who falls into that category. I don't, or I'd never talk to anybody ever again. Then there's the question of whether or not minor annoyances are worth complaining about, worth confronting the offending person over. "I worked really hard to make myself pretty yesterday and you didn't even notice." "Remember when you wouldn't shut up about that one topic I wasn't interested in? That was frustrating." "I don't like your shirt."
There are, perhaps, some things that are so petty they really are the sort of complaints that should be left unvoiced. Then there are others, that might lead to personal growth in the offender, or quite possibly, the one offended. The person who made themselves pretty perhaps needs to learn to value themselves for themselves
, not expect constant feedback and praise from others. The person subjected to a lengthy dissertation on a boring or aggravating subject might need to broaden their horizons, or understand that the other person may have autism-related brain wiring or a similar issue that tends towards obsessive information sharing. The clothing critic might need a lesson in the convoluted realm of personal taste, or just plain being comfortable with oneself.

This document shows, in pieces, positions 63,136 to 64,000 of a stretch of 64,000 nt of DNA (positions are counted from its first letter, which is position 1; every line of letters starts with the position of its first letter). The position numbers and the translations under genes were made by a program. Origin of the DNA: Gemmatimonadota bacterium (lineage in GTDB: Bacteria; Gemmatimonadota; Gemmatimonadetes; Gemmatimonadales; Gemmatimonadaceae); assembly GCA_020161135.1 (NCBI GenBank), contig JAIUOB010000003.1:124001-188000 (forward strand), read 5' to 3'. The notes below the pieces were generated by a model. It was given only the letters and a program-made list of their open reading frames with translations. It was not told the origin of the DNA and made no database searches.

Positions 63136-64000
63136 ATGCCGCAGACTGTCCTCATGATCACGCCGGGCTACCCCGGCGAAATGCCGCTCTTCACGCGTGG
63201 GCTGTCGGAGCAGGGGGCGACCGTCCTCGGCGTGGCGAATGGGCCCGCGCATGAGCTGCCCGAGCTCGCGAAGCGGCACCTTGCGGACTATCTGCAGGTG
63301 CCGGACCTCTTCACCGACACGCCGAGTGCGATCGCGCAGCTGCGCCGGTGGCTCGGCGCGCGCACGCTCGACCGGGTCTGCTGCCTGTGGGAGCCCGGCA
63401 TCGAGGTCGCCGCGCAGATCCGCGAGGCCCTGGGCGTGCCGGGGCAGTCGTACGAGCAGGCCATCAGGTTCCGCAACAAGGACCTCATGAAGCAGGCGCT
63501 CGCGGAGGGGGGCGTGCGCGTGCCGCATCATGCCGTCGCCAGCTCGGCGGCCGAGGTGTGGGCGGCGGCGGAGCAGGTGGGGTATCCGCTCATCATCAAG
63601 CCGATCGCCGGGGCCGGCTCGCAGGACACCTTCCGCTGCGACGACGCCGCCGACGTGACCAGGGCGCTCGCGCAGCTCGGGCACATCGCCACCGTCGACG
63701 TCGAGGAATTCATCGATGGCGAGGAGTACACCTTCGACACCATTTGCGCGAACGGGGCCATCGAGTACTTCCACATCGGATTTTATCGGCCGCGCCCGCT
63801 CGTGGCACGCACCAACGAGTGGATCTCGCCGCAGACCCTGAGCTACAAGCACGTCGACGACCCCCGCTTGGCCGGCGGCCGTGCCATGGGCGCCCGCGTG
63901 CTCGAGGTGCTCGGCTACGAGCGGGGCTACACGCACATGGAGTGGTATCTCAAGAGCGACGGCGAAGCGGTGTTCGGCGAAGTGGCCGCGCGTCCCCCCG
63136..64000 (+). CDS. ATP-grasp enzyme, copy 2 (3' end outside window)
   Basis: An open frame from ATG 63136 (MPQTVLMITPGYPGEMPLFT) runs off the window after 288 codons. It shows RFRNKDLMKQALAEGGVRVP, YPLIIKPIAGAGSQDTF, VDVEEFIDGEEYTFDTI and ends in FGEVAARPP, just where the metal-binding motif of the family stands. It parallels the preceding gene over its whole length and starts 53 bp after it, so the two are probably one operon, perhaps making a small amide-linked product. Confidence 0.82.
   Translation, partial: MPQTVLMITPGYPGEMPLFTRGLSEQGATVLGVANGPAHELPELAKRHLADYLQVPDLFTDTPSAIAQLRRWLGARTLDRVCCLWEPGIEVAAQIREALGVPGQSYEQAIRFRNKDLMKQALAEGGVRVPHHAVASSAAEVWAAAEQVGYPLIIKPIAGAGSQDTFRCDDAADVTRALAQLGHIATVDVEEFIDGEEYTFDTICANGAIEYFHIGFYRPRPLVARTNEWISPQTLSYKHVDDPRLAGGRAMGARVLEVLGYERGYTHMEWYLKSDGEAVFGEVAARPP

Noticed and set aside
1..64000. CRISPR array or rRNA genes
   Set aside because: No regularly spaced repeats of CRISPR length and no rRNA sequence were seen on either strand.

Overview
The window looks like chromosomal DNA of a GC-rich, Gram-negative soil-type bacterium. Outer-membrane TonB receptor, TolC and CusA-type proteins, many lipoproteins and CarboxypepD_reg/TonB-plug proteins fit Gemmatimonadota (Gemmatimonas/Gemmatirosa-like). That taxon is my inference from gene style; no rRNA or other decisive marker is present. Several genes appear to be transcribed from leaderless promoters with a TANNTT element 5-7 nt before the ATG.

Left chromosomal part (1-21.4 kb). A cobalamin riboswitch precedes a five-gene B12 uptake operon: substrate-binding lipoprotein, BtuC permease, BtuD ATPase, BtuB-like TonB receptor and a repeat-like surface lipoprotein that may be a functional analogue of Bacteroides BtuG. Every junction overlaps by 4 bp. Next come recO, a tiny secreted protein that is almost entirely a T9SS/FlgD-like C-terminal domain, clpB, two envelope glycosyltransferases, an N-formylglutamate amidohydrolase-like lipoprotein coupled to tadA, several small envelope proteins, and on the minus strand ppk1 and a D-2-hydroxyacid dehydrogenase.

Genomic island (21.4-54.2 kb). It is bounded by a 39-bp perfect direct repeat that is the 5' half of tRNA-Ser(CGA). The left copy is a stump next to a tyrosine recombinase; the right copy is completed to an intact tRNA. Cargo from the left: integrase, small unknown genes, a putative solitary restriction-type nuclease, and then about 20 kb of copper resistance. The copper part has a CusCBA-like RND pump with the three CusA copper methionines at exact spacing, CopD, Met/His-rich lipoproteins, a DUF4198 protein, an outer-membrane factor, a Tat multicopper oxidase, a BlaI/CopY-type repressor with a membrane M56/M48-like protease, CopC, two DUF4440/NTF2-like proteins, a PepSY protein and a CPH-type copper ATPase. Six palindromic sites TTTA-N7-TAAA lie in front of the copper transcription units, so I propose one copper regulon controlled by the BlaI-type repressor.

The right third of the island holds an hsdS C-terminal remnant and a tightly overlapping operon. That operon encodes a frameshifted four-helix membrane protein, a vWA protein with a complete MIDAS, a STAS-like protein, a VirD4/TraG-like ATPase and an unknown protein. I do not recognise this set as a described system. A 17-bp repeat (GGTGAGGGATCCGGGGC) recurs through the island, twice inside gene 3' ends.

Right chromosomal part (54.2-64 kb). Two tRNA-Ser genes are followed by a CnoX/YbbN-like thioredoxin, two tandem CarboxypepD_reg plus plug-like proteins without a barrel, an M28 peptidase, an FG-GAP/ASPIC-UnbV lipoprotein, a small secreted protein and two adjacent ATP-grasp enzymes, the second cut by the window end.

I was going somewhere with that, but I can't think anymore. I have a migraine, it's hard to keep my eyes open, and I think I'll just finish up before I really
Oh, right. I wonder if there's a better way to handle children who complain a lot. Childhood years are so delicately formative. After all my life lessons, if a little kid in my care actually said something to the effect of, "Wah, I do not like [insert issue here]," I would be tempted to either spin it as, "Why? No really, why? What would you suggest as a better alternative? Is it really so bad?" or if there is a true concern being voiced, consider the child's words carefully and see if there's some way to alleviate the problem that doesn't swing into flat-out giving in to whining for the sake of peace and quiet.
I don't know. And I'm not afraid to admit it. I've learned that there are some thing it's okay not to know. To not be certain. To entertain varied options, or not leap to some black and white decision based purely off motives or inside-the-box thinking even I may question later on. I do
know what doesn't work, specific to the issue of complaining. Now if only I could learn to complain the right
way... I'm getting better, but I have a long ways to go. The squirrels in the apartment air vents have proven this mightily. But that's a whole other story.1 www.cracked.com/article_15231_…